9:00 AM, 28th May 2023, About 4 months ago 14
Many landlords are reporting that it has become increasingly difficult to remortgage as a result of higher interest rates affecting lenders’ affordability calculations.
Last week I spoke to one landlord whose mortgage interest is now greater than his gross rental income, even though the LTV across his whole portfolio is only 54%.
This is becoming an increasing problem for landlords who are coming out of low fixed rates and moving onto significantly more expensive SVR rates.
In many cases, the affected landlords have considered selling properties to reduce their gearing and exposure to higher rates, but what about Capital Gains Tax?
The good news is that incorporation re-sets the value of properties for the purposes of CGT.
HMRC manual CG65700 explains that …
“TCGA92/S162 applies where a person other than a company transfers a business as a going concern with the whole of its assets (or the whole of its assets other than cash) to a company wholly or partly in exchange for shares. Provided that various conditions are satisfied, see CG65710, the charge to CGT on the whole or part of the gains will be postponed until such time as the person transferring the business disposes of the shares.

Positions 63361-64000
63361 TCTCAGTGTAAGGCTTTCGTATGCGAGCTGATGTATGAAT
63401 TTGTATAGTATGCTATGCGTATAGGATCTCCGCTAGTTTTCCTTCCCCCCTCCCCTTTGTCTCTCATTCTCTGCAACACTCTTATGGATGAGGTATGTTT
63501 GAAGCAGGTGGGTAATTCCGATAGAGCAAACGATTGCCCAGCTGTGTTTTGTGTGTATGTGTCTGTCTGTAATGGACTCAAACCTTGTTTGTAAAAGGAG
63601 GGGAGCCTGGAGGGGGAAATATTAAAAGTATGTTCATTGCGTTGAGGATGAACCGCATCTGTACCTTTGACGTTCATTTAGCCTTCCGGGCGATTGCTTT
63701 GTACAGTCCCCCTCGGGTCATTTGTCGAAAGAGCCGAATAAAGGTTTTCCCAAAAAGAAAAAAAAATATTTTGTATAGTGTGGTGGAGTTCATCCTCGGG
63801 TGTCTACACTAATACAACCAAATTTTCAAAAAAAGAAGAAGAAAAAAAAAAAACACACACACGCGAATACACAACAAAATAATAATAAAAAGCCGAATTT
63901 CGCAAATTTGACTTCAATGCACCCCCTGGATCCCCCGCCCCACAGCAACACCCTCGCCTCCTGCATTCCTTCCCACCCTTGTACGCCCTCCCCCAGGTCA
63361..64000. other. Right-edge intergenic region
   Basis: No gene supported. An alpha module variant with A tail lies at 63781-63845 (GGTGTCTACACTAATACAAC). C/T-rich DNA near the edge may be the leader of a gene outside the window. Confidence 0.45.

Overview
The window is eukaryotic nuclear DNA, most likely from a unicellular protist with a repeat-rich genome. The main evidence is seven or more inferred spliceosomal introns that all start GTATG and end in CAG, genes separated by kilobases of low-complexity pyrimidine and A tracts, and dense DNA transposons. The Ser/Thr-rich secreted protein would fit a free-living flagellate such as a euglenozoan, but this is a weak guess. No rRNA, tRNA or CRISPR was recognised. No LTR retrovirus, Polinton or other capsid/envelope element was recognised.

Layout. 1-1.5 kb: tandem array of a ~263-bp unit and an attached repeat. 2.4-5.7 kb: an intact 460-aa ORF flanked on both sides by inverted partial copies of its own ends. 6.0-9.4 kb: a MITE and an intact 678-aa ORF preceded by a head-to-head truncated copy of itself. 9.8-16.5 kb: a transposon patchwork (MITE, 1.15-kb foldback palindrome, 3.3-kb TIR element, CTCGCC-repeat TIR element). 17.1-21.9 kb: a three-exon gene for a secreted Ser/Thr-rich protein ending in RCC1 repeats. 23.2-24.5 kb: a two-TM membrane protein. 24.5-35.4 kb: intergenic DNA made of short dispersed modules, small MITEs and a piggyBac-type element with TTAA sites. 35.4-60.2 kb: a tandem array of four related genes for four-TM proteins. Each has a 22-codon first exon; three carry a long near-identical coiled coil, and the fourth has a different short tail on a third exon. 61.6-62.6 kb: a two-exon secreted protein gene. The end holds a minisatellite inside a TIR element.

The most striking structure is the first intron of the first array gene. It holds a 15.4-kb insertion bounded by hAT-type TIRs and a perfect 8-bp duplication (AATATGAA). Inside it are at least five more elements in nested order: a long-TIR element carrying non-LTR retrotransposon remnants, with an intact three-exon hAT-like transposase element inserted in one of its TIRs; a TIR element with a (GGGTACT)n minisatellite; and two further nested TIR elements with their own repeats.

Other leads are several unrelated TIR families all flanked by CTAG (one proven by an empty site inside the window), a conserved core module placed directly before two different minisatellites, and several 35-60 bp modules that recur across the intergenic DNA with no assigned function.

The way the relief works in practice is that all or part of the gains arising on the disposals of the assets are ‘rolled over’ against the cost of the shares.”
What this means in practice is that landlords can sell properties post-incorporation without having to pay CGT that would otherwise have fallen due within 60 days if they had sold those properties without incorporating. This is because the Capital Gains are rolled into the company shares, so the CGT is not payable unless the company is sold, liquidated or wound up.
To establish whether incorporation is the correct path for you to follow please book a landlord tax planning consultation by completing the form below.
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